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Microsoft patent bid puts crimp in effort to curb junk e-mail

NEW YORK - A row over intellectual property claims by Microsoft Corp. hasdealt a blow to an effort by Internet engineers to create a technical standardfor curbing junk e-mail.

The failure to reach consensus on Sender ID, the Microsoft-championedproposal, throws back to the free market a process many consider urgent inview of a rise in junk e-mail or spam.

Sender ID's effectiveness and compatibility with mail systems were inquestion before members of the Internet Engineering Task Force got hung up onthe patent battle, said Yakov Shafranovich, a leading anti-spam activist.

Dissolved last week

The task force, which works by consensus on Internet standards, dissolved aworking group on Sender ID last week after deciding that agreement could notbe achieved soon.

Some experts say the decision could speed up work on a spam-controltechnology from Yahoo Inc. that is considered stronger but more difficult toimplement.

The Internet Engineering Task Force is expected to create a working groupby November to craft standards for digitally signing messages, an anti-spamapproach Yahoo favors. Two other groups are in the works to explore additionalapproaches.

It's possible for two or more of the proposed technologies to work inconjunction.

The Microsoft and Yahoo proposals, along with one being tested by AmericaOnline Inc., aim to tackle e-mail "spoofing," the practice of sending messagesthat pretend to be from someone else. The technology wouldn't eliminate spam,but it could help identify and block a common spam technique.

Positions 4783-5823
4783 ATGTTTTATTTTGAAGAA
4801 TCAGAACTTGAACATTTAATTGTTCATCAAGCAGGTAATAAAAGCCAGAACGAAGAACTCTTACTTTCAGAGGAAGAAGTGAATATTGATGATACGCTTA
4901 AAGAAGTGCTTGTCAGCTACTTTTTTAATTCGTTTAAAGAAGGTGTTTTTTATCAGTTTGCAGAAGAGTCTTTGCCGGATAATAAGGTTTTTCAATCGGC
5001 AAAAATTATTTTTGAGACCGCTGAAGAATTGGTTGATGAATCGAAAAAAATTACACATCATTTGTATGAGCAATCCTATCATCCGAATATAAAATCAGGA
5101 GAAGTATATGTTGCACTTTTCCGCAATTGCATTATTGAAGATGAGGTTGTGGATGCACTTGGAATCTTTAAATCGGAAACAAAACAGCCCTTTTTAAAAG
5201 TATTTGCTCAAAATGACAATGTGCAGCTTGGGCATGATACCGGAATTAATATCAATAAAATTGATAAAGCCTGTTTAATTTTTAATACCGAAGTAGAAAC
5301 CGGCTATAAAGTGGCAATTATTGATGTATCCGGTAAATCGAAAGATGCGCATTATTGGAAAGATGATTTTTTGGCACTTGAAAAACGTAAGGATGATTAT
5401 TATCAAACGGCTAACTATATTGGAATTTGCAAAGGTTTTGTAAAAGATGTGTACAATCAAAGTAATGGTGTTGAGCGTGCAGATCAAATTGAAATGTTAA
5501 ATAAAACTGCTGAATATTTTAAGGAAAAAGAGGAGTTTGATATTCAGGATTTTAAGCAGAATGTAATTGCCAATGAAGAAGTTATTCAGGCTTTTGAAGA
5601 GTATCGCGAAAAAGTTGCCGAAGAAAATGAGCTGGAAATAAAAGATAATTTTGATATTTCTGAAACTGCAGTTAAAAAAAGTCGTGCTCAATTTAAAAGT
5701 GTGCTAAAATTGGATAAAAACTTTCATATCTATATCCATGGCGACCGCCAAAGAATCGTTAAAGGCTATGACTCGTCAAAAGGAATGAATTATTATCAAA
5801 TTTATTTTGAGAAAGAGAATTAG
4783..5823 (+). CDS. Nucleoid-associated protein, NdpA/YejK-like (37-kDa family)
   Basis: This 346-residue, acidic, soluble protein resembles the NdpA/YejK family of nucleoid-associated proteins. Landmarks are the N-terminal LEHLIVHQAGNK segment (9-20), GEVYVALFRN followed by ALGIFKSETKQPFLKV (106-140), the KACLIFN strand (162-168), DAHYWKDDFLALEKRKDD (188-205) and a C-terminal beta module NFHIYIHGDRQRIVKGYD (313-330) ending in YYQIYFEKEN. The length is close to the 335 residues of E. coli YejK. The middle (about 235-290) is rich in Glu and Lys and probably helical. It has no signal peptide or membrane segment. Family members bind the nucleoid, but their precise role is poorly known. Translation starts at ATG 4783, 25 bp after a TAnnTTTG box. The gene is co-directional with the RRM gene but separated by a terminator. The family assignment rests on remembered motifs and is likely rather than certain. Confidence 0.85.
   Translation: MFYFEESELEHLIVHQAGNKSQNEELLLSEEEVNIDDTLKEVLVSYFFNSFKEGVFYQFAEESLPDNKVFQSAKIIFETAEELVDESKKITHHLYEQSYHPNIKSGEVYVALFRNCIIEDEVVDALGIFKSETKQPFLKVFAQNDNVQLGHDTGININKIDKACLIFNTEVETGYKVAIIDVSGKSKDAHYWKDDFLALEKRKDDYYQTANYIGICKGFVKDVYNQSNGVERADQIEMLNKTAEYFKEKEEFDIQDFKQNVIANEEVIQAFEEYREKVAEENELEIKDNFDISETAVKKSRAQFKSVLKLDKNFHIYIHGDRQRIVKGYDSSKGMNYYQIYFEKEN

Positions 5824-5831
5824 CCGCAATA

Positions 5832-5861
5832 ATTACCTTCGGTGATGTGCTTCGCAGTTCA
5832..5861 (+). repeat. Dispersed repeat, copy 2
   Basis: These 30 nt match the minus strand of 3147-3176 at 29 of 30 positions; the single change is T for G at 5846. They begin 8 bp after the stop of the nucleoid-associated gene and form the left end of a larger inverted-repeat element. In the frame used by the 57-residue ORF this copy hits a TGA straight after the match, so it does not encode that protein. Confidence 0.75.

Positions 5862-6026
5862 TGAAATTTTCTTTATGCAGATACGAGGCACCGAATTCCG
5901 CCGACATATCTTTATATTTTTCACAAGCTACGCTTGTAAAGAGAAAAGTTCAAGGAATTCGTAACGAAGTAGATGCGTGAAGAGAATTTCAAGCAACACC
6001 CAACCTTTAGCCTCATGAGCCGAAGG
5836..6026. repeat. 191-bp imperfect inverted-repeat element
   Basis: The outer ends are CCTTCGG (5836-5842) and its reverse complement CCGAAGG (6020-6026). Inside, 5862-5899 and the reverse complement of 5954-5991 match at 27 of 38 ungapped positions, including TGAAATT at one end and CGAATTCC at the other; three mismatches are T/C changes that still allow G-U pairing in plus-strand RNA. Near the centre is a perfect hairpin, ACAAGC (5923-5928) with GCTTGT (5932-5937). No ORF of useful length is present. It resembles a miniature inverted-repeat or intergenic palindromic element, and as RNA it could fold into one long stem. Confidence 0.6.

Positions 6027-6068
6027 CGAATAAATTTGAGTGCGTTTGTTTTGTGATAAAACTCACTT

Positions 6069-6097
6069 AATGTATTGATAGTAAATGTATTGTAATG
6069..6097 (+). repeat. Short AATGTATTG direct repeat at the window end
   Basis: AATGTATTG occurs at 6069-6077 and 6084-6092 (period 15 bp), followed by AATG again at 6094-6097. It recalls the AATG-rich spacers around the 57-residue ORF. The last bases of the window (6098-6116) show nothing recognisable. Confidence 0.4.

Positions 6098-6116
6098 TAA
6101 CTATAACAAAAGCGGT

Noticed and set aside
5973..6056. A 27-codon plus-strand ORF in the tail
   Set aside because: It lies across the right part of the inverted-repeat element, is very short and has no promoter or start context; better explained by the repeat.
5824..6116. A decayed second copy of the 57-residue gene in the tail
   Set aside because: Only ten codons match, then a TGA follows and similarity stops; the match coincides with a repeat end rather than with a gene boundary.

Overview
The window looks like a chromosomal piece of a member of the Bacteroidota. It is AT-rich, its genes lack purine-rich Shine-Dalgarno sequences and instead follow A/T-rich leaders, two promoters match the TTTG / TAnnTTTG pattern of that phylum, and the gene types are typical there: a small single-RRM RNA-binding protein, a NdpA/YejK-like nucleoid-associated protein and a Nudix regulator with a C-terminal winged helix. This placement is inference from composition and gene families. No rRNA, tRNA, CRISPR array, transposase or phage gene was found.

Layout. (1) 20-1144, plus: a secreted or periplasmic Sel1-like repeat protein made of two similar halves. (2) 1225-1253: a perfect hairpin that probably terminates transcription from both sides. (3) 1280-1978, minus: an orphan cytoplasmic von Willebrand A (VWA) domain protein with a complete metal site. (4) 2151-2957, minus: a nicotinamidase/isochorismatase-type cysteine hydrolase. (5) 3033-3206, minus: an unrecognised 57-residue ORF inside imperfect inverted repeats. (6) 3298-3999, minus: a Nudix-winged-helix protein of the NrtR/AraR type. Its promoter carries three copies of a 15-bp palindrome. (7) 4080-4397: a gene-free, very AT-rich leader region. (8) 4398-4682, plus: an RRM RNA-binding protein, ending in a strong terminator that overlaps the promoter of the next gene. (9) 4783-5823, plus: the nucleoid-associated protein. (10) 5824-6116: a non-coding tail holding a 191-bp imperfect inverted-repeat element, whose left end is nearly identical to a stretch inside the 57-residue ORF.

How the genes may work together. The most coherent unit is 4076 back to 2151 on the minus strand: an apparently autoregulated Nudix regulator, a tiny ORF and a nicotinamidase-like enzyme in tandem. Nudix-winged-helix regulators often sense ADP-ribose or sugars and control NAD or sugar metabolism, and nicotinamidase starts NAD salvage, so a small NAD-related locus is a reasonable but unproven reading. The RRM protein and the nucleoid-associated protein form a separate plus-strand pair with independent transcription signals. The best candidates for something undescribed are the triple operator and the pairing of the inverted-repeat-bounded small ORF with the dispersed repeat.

Using Sender ID, Internet service providers would submit lists of theirmail servers' unique numeric addresses. On the receiving end, software wouldpoll a database to verify that a message was processed by one of thoseservers.

Microsoft has applied for a patent on the method for polling the database.The company promises to make the technology available to all, although itwould bar software developers from further licensing it. Several members ofthe open-source community find that unacceptable.

Technical concerns

As the Sender ID working group, formally known as MARID, began trying tocraft a compromise on the patent issue, members resurrected technical concernspreviously thought to have been settled. That's when the group's leadersdecided to abandon the project.

Microsoft spokesman Sean Sundwall said the company would continue to pushSender ID regardless of the decision by Internet Engineering Task Force. Hesaid smaller companies might hesitate without standards but that larger oneswon't change their plans.

"Once you get a critical mass of people adopting Sender ID, it becomes, forthe smaller sender, critically important [that] they adopt it as well," hesaid.

Andrew Newton, co-chairman of the working group, declined interviewrequests but said in an e-mail statement, "This is part of the IETF process,asking the community to gather more experience with sender authenticationschemes to get the final standard right."

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